Judge in accused kidnapper's trial removed from all criminal cases

Judge in accused kidnapper's trial removed from all criminal cases

URBANA — A federal judge involved in one of the area's highest-profile criminal cases has been removed from hearing it, as well as other criminal cases involving the U.S. Attorney's Office.

U.S. District Court Judge James Shadid, chief judge for the Central District of Illinois, on Friday reassigned the Brendt Christensen kidnapping-resulting-in-death case to himself and removed Judge Colin Bruce from it.

Shadid, who sits in Peoria, further temporarily barred Bruce, who sits in Urbana, from hearing any cases involving prosecution by the U.S. Attorney's Office, where Bruce worked for 25 years.

The number is probably in the neighborhood of 50 and includes such cases as drugs, domestic terrorism, human trafficking, sexual exploitation of children, child pornography, robbery and kidnapping, to name a few.

Sharon Paul, spokeswoman for the U.S. Attorney's Office in the Central District, declined to comment.

The Illinois Times reported Friday that Bruce's removal from hearing criminal cases apparently stemmed from an email exchange Bruce had with a former co-worker in the U.S. Attorney's Office that happened during a 2016 trial involving an Urbana woman convicted of international parental kidnapping.

There was no answer at Bruce's Urbana office late Friday afternoon and no response to an email seeking comment.

An order Bruce entered Thursday in the 2015 kidnapping case against Sarah Nixon confirmed that he was recusing himself "in an abundance of caution" over what he termed an "innocuous" and "private email conversation with someone entirely uninvolved in this case."

Nixon, who was sentenced to 26 months in prison in May 2017, is seeking a new trial.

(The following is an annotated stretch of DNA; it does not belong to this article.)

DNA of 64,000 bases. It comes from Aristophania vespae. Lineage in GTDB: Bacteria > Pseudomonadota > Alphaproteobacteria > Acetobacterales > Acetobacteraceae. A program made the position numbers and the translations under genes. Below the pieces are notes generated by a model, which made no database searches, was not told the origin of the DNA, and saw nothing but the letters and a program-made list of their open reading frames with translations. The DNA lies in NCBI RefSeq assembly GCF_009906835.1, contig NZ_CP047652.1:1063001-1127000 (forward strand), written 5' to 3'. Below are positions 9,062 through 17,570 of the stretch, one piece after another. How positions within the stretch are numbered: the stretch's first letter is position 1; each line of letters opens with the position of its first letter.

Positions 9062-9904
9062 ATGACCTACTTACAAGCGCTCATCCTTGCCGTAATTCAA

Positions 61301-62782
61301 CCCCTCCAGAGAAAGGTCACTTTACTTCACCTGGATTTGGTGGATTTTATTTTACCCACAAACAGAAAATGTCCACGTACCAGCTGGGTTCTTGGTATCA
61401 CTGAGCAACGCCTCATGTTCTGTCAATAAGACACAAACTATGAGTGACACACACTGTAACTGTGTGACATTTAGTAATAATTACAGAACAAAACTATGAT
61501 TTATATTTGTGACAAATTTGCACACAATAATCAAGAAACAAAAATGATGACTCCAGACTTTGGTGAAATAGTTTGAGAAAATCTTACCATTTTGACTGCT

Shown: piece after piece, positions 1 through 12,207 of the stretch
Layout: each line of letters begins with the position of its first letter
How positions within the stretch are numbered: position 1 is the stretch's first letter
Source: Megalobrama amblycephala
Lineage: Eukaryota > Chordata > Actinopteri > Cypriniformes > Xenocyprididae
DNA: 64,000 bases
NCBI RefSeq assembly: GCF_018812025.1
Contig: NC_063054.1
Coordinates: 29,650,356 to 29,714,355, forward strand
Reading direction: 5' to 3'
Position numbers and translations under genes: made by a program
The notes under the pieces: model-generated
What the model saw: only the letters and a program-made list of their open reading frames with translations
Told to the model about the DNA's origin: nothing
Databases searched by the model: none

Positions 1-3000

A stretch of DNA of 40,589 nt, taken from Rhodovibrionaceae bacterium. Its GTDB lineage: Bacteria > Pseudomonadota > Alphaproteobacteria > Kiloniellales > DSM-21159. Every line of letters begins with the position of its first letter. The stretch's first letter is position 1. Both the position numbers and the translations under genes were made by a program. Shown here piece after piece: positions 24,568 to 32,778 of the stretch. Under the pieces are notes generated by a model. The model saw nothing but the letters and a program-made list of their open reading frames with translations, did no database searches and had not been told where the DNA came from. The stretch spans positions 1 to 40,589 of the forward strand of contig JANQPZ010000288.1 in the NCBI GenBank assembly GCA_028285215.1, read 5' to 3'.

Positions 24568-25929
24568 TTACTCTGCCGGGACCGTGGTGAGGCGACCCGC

"In fact, the record indicates there was no contact concerning the email between my former paralegal in Springfield and any member of the prosecution in Urbana," Bruce wrote in his recusal order.

The exchange was between Bruce, in Urbana, and his former paralegal, Lisa Hopps, in Springfield, during which he explained to her why he wasn't at the retirement party for U.S. Attorney James Lewis, Bruce's former boss in the Springfield office.

The Illinois Times reported that the email exchange contained comments from Bruce in which he reportedly critiqued, in a somewhat disparaging manner, the performance of federal prosecutors while the trial was in progress.

Bruce has presided over Christensen's case since Christensen was charged in July 2017 with allegedly kidnapping visiting Chinese scholar Yingying Zhang. The charge was later amended to kidnapping resulting in death even though Miss Zhang's body has never been found.

Bruce has made multiple substantive rulings in the death-penalty case, meaning reassignment to another judge could delay the start even beyond April 2019. Bruce also has been hearing the fraud case of former Peoria Congressman Aaron Schock.

He has been on the bench since October 2013, replacing Judge Michael McCuskey, who retired.

A career prosecutor, Bruce served as the first assistant U.S. attorney for the Central District from 2010 to 2014, overseeing a staff of about 40 prosecutors in Urbana, Springfield, Peoria and Rock Island.

In an interview in December with The News-Gazette, Bruce said he has between 350 and 400 cases assigned to him. Not all of those are criminal cases, so he will still be able to hear others.